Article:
The relevance of conformational changes affecting the peripheral stalk in F-ATP synthase is also covered in the review of Starke et al. These authors discuss how catalysis can be inhibited by binding of the immunomodulatory drug Benzodiazepine (Bz)-423 to the OSCP subunit, which is located on the top of the peripheral stalk. Bz-423 specifically induced apoptosis of autoreactive B-lymphocytes in a murine model of lupus erythematosus, suggesting a promising approach for clinical treatment. The authors carefully describe their progress in defining binding of Bz-423 to OSCP through a wide variety of methods, including screening of a phage display library, genetic removal of OSCP subunit and NMR spectroscopy of purified OSCP and Förster resonance energy transfer in living cells, which allowed to show colocalization of the enzyme with fluorescently tagged Bz-423 with nanometer resolution.
The fundamental physiological function of F-ATP synthase in mammals is beautifully described by García-Aguilar and Cuezva. These authors summarize a large body of evidence demonstrating that the F-ATP synthase inhibitor IF1 is a main controller of oxidative phosphorylation under physiological conditions of oxygenation. Based on the findings described in this review, IF1 does only act as an F-ATP synthase inhibitor under conditions of oxygen deficiency and low pH, a view that is still widely held. Transgenic mouse models overexpressing IF1 in colon, liver or neurons displayed IF1-dependent F-ATP synthase inhibition capable of reprogramming energy metabolism to enhanced glycolysis and protection from the action of cytotoxic agents.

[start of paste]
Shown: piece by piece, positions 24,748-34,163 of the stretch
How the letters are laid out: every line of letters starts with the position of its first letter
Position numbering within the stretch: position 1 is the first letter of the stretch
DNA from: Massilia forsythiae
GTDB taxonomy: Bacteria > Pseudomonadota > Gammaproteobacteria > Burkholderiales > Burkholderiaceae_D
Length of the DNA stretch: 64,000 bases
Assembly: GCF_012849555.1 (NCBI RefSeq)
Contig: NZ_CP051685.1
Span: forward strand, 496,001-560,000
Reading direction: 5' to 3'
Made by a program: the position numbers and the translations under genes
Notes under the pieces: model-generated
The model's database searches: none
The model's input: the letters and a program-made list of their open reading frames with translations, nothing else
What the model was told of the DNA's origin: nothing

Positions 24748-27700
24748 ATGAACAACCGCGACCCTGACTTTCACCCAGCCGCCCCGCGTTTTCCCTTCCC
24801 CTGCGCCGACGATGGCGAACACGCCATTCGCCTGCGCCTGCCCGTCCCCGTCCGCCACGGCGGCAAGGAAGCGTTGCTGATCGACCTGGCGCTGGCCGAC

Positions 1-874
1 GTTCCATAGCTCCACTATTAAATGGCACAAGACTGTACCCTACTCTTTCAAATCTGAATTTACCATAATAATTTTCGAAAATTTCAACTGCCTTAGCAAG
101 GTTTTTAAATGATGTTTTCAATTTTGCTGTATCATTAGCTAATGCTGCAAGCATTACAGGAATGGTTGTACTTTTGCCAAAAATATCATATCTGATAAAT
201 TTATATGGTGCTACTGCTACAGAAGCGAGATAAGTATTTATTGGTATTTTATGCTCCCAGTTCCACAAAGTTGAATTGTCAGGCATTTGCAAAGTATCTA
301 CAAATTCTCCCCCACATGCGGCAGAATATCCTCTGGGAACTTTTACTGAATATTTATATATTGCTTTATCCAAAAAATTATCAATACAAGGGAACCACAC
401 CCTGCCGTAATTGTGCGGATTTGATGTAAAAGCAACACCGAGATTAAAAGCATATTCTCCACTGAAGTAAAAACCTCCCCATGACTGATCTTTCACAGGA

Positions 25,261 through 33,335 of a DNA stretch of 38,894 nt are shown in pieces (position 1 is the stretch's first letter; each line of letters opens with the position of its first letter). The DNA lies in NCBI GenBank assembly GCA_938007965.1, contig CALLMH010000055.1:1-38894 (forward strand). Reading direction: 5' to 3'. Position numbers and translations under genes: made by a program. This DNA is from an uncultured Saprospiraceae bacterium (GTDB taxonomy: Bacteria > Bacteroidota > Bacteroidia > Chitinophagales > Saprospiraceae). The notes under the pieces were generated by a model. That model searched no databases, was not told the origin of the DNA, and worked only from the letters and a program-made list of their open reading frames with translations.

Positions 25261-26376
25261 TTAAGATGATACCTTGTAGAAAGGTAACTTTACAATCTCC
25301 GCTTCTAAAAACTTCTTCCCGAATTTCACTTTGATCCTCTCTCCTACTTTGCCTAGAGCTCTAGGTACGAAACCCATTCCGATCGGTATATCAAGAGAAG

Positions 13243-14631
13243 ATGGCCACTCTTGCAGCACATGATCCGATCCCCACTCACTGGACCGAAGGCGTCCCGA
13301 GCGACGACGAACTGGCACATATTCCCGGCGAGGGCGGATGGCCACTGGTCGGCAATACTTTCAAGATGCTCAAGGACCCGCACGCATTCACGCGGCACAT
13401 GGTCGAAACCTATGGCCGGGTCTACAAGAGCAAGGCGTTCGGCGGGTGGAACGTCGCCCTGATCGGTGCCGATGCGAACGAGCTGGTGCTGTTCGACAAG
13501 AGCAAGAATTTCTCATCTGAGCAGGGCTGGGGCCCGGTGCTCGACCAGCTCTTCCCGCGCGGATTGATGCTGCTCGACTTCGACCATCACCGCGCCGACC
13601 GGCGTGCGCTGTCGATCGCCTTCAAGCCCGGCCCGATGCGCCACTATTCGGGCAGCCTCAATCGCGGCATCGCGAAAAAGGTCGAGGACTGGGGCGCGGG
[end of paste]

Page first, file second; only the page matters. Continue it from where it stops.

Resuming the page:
F-ATP synthase is vital to human health, and its malfunction has been associated to a variety of pathological conditions. These include mutations of mtDNA, which in humans encodes for Fo subunits a and A6L, which contribute to proton transport across the inner membrane. In their fascinating review, Dautant et al. summarize what is currently known about clinical syndromes induced by 58 mutations found in these mitochondrially-encoded genes. Most importantly, they also define the location of these mutations in the most recent high-resolution structures of F-ATP synthase, providing an eye opener on a new level of understanding of how individual mutations may affect enzyme assembly, structure, and catalytic mechanism.